Tuesday, July 08, 2003

Team America Rocketry Challenge – part 2

(part 1 here)

So how tough can it be to design a rocket? Like any other engineering project, it boils down to tradeoffs.

Think about a car for example; designing for lots of people room means a larger body which means a heavier vehicle which means a bigger motor which means less room for people which means…

For the rocket design, the only set dimension was the size and weight of the eggs. The teams would be provided with eggs that were weighed and measured to be within contest tolerances (and candled to make sure there were no unseen hairline cracks).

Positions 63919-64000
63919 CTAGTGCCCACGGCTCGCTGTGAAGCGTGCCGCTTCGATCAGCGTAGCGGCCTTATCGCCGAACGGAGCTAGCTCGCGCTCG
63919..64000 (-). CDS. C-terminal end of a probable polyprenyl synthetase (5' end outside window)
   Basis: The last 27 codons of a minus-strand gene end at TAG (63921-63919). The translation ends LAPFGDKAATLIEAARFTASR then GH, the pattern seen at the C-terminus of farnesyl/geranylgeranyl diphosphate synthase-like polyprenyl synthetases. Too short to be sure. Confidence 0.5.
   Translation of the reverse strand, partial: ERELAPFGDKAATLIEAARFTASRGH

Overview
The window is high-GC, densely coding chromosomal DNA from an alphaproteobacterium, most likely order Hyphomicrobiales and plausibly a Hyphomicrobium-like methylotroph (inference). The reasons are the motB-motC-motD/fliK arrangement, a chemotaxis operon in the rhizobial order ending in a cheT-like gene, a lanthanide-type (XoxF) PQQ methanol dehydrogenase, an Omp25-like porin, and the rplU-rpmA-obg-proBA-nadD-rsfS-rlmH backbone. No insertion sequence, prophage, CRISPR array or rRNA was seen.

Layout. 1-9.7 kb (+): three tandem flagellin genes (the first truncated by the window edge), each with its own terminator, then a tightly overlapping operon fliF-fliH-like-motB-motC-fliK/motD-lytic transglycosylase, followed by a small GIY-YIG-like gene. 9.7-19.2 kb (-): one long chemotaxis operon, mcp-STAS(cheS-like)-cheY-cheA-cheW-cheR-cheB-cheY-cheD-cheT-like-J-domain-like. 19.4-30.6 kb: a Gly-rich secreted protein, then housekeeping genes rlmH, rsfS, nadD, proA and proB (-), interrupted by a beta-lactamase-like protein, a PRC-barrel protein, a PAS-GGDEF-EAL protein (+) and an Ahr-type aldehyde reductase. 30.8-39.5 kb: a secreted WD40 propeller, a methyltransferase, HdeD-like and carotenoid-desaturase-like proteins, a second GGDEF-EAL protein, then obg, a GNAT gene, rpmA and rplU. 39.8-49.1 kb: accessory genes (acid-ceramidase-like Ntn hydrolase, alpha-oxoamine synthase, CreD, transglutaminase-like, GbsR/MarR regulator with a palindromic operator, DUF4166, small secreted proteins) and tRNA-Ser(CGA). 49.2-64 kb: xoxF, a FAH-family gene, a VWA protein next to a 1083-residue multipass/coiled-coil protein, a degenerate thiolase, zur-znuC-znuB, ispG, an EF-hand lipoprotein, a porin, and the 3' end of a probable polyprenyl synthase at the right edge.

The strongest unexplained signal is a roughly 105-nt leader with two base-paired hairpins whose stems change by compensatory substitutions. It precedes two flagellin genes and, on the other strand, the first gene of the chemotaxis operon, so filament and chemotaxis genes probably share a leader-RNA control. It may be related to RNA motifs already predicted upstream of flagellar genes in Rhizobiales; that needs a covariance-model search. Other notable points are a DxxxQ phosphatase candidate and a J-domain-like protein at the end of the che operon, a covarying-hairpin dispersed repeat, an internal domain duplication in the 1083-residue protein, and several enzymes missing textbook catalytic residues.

Other than that, the design was freeform. Each team was given a list of commercially available rocket motors that they could use for the flight. These motors ranged in size and power – the largest allowed motor was 256 times more powerful than the smallest! The teams had to come up with a combination of staged motors to meet the requirements. There were other considerations too, because some motors would require additional electronics to ignite the upper stage. Also, because of unforeseen circumstances, some motors were suddenly in very short supply, forcing some redesigns and additional ingenuity.

Not to mention half a hundred other factors that need to be accounted for.

These kids were up to it!

For some (hi-res) pictures of some of the teams, see here. In particular, look at the rockets they flew in the finals, and how they devised different solutions to the same problem.